Taquin Du Seuil takes the puzzle out of Festival for Jonjo O'Neill
The glamour of a "plot" horse has so rubbed off on the Cheltenham Festival handicaps that trainers nowadays need all the artistry of old merely to guarantee a run. Of no fewer than 195 entries for the Martin Pipe Conditional Jockeys' Hurdle, for instance, even some rated within 5lb of the weights ceiling are not yet certain to make the final cut of 24 runners.
But the best trainers reliably greet new challenges with new answers. After all, Jonjo O'Neill was able to win two of these handicaps last year only through the same intuition – specifically, exactly where a new peak could take a horse – that also won him the Betfred Cheltenham Gold Cup with Synchronised, himself an upgraded handicapper.
With at least one winner at each of the past seven Festivals, O'Neill deserves acknowledgement as one of its modern masters. Today he made the short journey from Jackdaws Castle, over the lip of the Cotswolds and down to the racecourse, for the publication of weights for the 11 handicaps. With only a dozen days to go, he has yet to finalise targets with connections of several with more than one entry. But he did offer some helpful insights – and also confirmed that his top hope did not lurk in a handicap, anyway.
Taquin Du Seuil has only been beaten by one horse in four starts over timber, and that was My Tent Or Yours. The latter is hot favourite for the big novice hurdle over two miles, leaving Taquin Du Seuil among the leading fancies for the Neptune, over another five furlongs.
"He's my best chance," O'Neill said. "It's a fantastic race, maybe the race of the week, and he has done all his winning on soft going – so if it dried out a lot, that might be a worry. But he's in grand form and, touch wood, jumps well."
As a triple Festival winner, who again excelled when runner-up last year, Albertas Run qualifies as the obvious standard bearer when resurfacing in the Ryanair Chase – albeit O'Neill implies that the veteran might rather pick and choose his duties nowadays. "He's just another year older – and another year cuter," he shrugged. "He's working OK, he just does what he has to, but he's in good form. It would be a waste of time on heavy ground, so it would be a big help for it to keep drying out."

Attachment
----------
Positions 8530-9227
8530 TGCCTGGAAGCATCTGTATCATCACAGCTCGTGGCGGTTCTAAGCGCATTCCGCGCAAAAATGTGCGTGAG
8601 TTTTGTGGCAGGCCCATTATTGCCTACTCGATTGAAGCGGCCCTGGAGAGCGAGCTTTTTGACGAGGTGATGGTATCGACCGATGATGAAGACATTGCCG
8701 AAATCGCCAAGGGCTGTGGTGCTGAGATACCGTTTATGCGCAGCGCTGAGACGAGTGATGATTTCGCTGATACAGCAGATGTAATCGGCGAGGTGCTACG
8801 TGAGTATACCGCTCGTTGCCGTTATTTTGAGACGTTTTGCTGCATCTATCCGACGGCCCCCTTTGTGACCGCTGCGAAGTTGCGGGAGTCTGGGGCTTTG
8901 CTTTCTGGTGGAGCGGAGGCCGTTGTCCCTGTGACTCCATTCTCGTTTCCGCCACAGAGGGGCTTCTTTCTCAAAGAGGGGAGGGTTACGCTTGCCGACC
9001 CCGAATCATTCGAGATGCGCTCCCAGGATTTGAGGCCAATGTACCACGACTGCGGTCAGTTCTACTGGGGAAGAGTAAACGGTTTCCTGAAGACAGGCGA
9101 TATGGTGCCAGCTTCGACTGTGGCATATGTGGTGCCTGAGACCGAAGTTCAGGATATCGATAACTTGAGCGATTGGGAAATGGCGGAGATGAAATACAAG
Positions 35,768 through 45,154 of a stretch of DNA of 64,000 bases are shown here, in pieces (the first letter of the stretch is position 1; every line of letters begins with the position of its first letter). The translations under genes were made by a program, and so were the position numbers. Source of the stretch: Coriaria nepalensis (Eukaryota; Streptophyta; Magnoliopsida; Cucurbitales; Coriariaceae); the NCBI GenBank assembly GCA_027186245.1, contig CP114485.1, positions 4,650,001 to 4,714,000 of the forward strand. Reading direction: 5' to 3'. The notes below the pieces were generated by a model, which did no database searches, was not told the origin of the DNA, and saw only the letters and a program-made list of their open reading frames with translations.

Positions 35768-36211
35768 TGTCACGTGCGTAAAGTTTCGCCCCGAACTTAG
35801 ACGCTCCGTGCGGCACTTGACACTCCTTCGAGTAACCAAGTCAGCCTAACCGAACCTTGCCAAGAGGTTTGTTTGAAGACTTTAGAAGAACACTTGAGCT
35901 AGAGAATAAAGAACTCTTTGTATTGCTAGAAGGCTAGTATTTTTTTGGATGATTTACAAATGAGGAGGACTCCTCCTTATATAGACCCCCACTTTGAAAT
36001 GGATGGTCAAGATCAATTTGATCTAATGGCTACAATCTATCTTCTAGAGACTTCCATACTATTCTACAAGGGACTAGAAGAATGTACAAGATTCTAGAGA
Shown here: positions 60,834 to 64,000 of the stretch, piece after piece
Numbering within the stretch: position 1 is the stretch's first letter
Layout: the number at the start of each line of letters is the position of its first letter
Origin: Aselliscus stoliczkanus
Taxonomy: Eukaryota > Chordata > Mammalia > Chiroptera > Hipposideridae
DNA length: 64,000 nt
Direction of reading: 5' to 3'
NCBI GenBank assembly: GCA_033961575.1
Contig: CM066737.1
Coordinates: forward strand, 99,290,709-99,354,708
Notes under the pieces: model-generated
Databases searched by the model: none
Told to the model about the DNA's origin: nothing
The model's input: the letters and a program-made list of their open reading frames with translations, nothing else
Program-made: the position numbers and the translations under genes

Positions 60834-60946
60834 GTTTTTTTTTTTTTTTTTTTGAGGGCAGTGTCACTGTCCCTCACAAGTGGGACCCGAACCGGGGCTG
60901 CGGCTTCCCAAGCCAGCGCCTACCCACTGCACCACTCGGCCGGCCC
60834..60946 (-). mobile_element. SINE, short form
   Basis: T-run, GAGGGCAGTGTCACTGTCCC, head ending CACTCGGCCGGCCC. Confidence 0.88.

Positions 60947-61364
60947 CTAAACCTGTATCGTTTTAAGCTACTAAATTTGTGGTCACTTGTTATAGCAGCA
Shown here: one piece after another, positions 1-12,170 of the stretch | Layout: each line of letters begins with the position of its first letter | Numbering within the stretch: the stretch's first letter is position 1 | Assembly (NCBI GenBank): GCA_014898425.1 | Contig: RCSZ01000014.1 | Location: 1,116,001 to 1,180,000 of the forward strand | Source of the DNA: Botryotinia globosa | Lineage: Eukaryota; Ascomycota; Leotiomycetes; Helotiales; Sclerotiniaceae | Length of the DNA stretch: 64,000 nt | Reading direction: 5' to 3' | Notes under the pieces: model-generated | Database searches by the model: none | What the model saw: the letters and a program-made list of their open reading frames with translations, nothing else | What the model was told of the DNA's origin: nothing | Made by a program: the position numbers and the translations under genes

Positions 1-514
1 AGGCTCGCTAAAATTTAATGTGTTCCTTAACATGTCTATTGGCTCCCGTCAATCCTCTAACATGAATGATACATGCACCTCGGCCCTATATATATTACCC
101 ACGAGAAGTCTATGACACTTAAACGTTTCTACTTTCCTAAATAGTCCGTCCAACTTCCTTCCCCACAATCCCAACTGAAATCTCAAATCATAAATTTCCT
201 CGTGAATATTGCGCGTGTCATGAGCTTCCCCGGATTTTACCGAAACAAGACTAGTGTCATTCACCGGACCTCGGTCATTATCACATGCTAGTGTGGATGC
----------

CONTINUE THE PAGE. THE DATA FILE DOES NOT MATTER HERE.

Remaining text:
As for that pack of handicap aces, O'Neill seems inclined to shuffle Shutthefrontdoor over a longer trip, in the Pertemps Final, in preference to the Coral Cup. "I'd be worried about his lack of experience round here, with a lot of runners and hustle and bustle," he said. "He's high enough for what he has done, and I was actually a shade disappointed with him at Carlisle. He was very novicey, and you can't spend all that time in the air when they're flat out round here. You have to be slick. That's why, personally, I'd go three miles with him."
Mr Watson is another with few miles on the clock, and O'Neill again sounds disposed to go up in distance, for the Coral Cup, rather than stay at two miles in the County. "We have been trying to teach him to settle a bit," he said. "He's getting the hang of it now, and you don't usually have too much of a problem holding on to them round here."
Also likely to step up in trip is Merry King, who has a couple of handicap options but looks tailor-made for the four-miler, with his relaxed style and bold jumping. "The proof of the pudding comes now, in the eating," O'Neill said. "Though it still feels a long time to Tuesday week."
Chris McGrath's Nap
Miako (3.20 Southwell) Unexposed and bred to relish first experience of this surface.
Fire In Babylon (6.00 Kempton) Down to a good mark and promised to exploit it soon when closing for third on only his second start for his new stable, and his first in a tongue-tie.
One to watch
Rich Again (James Bethell) Beat only two of his 11 rivals after meeting traffic at Lingfield on Saturday but for the third consecutive start shaped as though capable of better.
Where the money's going
Our Mick is 8-1 from 10-1 with William Hill for the JLT Specialty Chase at Cheltenham.
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